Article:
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Pancreatic cancer: Hard to diagnose, even harder to treat

Though several drug trials have failed, research is continuing.

September 28, 2009|Jill U. Adams

When actor Patrick Swayze died earlier this month of pancreatic cancer, it put a famous face on a grim disease. At 57, Swayze was young enough for his death to register shock.

Swayze had an advanced case of the disease, as the cancer had spread to his liver. It's little comfort to realize he beat the odds -- most people with this diagnosis don't live more than a year after diagnosis, and Swayze lived for 20 months.

In February, Supreme Court Justice Ruth Bader Ginsburg underwent surgery for her pancreatic cancer. Her odds for survival are much better because the tumor was small and restricted to the pancreas.

Pancreatic cancer is a relatively rare cancer, but it remains one of the most lethal. "It's a very complex disease; these people are hard to take care of, they have complicated medical issues," says Dr. Margaret Tempero, research director at UC San Francisco's Helen Diller Family Comprehensive Cancer Center. The field needs more trained practitioners and more funding for research, she says.

Here's a closer look at why the cancer has been so intractable and how researchers are working to improve treatment.

The American Cancer Society estimates that 42,470 Americans will be diagnosed with pancreatic cancer in 2009 and 35,240 will die. Survival rates are about 25% at one year and only 5% at five years, according to the Pancreatic Cancer Action Network ( (By comparison, 89% of breast cancer patients and 65% of colorectal cancer patients will live at least five years beyond diagnosis).

The best chance of survival and the only chance for cure is surgical removal of tumors. "Like any other solid tumor, the goal is to get it early, before it's invaded," Tempero says.

However, because early disease lacks obvious symptoms, only a minority of patients are candidates for surgery. And unfortunately, even after surgery the cancer often comes back. "About 20% of patients are candidates for surgery and, of those, about 20% are cured," says Dr. Edward Garon, an oncologist at UCLA's Jonsson Comprehensive Cancer Center.

Clinical studies have shown that treating patients with chemotherapy after surgery reduces the risk for recurrence.

Sometimes radiation therapy is also prescribed, although doctors disagree on its usefulness. "It's discouraging that even basic issues like this -- chemotherapy alone versus radiation and chemotherapy after surgery -- have not been entirely worked out in this disease," Garon says.

Researchers are working on ways to detect the disease earlier, because that might allow more people to be eligible for surgery.

Physical symptoms of pancreatic cancer are not very specific to the disease. They include fatigue, weight loss and loss of appetite. Sometimes, jaundice and abdominal pain occur. Diagnosis depends on imaging procedures, such as CT or PET scans or endoscopic ultrasound, but these tests cannot detect small, early-stage cancers.

Even if high-tech techniques are developed for early detection, widespread screening -- analogous to mammograms for breast cancer or colonoscopy for colon cancer -- is not practical for such an uncommon cancer. But tests might be useful in high-risk groups, such as those with a strong family history.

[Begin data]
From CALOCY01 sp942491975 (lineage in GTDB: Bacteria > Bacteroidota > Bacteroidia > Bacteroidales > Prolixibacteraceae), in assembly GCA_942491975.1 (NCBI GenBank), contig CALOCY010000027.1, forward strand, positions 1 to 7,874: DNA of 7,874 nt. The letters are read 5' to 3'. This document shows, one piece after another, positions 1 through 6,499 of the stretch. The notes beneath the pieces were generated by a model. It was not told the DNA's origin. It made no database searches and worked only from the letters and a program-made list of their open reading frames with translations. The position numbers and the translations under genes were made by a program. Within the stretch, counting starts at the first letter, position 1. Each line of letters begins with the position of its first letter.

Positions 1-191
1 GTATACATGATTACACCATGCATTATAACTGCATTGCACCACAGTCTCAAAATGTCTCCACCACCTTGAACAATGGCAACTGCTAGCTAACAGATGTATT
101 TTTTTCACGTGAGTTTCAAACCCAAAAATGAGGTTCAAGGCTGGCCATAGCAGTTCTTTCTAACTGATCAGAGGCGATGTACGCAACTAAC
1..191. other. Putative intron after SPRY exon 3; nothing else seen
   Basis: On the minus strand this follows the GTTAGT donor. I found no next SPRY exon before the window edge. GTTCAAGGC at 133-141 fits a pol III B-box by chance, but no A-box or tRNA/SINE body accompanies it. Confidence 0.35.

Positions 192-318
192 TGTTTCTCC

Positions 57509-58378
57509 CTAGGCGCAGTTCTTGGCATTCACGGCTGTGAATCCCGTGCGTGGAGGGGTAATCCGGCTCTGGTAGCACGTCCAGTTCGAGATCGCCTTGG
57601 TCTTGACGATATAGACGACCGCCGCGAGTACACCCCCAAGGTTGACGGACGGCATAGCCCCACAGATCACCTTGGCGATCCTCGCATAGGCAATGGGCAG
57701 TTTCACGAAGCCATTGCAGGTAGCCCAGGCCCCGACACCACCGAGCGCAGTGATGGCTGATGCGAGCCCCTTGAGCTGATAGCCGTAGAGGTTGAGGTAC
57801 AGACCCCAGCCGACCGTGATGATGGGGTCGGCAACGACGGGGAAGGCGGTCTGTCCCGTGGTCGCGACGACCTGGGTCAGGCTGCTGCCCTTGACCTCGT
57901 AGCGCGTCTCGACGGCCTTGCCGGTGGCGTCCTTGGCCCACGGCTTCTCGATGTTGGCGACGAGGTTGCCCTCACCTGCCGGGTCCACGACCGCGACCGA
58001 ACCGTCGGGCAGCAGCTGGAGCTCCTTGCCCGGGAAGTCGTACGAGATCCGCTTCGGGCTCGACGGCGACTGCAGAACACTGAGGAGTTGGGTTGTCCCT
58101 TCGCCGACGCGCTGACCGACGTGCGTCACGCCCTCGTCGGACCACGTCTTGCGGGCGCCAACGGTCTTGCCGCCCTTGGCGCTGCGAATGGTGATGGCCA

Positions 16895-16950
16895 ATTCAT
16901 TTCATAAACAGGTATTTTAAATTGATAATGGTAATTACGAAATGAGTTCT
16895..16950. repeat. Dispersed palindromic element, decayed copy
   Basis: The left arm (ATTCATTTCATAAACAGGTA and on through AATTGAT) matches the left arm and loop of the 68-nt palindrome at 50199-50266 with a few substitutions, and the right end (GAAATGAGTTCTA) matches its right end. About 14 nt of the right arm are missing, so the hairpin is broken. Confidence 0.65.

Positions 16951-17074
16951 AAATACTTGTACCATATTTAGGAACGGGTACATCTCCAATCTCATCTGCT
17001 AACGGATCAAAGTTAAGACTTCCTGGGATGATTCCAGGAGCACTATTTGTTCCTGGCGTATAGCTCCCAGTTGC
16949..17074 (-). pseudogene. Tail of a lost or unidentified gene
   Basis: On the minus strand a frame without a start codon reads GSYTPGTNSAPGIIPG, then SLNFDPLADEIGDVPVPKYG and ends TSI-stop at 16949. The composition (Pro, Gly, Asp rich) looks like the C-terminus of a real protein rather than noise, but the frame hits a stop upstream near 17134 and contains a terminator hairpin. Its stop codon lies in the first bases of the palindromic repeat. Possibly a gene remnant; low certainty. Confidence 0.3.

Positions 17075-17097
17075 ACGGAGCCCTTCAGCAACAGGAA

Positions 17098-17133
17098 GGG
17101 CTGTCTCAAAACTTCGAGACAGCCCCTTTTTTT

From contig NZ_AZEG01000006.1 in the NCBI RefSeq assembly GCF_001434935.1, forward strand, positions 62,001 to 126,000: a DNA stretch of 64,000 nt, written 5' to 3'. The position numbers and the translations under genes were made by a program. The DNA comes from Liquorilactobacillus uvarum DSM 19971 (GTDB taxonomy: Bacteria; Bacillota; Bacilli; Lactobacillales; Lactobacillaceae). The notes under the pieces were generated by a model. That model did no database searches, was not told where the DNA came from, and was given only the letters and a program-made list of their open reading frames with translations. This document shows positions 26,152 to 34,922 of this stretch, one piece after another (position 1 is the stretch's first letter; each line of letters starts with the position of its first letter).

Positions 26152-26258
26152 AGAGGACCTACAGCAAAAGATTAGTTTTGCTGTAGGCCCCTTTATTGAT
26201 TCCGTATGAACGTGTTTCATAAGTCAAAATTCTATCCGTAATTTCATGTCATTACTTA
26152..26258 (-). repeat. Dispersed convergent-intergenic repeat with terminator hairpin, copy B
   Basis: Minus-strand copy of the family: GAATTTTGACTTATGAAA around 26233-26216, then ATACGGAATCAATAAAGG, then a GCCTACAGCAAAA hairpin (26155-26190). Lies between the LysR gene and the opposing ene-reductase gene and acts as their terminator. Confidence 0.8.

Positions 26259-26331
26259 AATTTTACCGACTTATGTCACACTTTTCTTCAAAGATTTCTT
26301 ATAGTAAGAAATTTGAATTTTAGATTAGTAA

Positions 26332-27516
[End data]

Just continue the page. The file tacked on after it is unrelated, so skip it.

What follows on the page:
When disease has advanced beyond surgery's reach, chemotherapy is the standard treatment. Two drugs are FDA-approved for the treatment of pancreatic cancer: gemcitabine (marketed as Gemzar) and erlotinib (Tarceva).

Gemzar has been used for more than a decade and modestly improves symptoms and survival. Tarceva was approved for treatment of pancreatic cancer in 2005 as an adjunct to Gemzar therapy. In a 2007 study, results obtained in 569 patients were statistically significant, but the overall benefit was small: 23% of patients surviving one year after the combination versus 17% with Gemzar alone.

"It's possible that there's a subset of patients with pancreatic cancer who would derive a significant benefit from the addition of Tarceva," Garon says. Indeed, he says he has witnessed some patients surviving for a long time on the combination therapy. Unfortunately, he adds, doctors can't yet predict which patients will respond to Tarceva.

The paucity of effective chemotherapy drugs for pancreatic cancer is not for lack of testing new drugs, doctors say. But many in the field have become discouraged. "There was a flurry of phase 3 [advanced] trials being done, but because most of them were negative, I think there's a real pullback on the part of industry and scientists around the world," Tempero says. Promising drugs such as Avastin, axitinib and aflibercept failed phase 3 trials in the last few years.

Why pancreatic tumors are so resistant to chemotherapy remains unclear. One possibility is that drugs have a hard time reaching the tumor cells. Research into better drug delivery has produced nab-paclitaxel, a drug coated with a protein, albumin, that binds to a protein in the tumor cells.

A current phase 3 trial is testing nab-paclitaxel in combination with Gemzar. "Those trials are in progress, so we'll have to wait and see," Tempero says. But, she adds, earlier, smaller trials were very promising.

As with other cancers, it's becoming increasingly clear that pancreatic cancer is not a single disease but a group of diseases that look the same under the microscope but are molecularly different, says Dr. David Dawson, a pathologist at UCLA's Jonsson center. He and other pancreatic cancer researchers are heartened by the success of individualized treatment in breast cancer, which is becoming categorized and increasingly treated based on molecular differences in the tumors.

"I really think we're on the cusp of doing that kind of work in pancreatic cancer," Dawson says.


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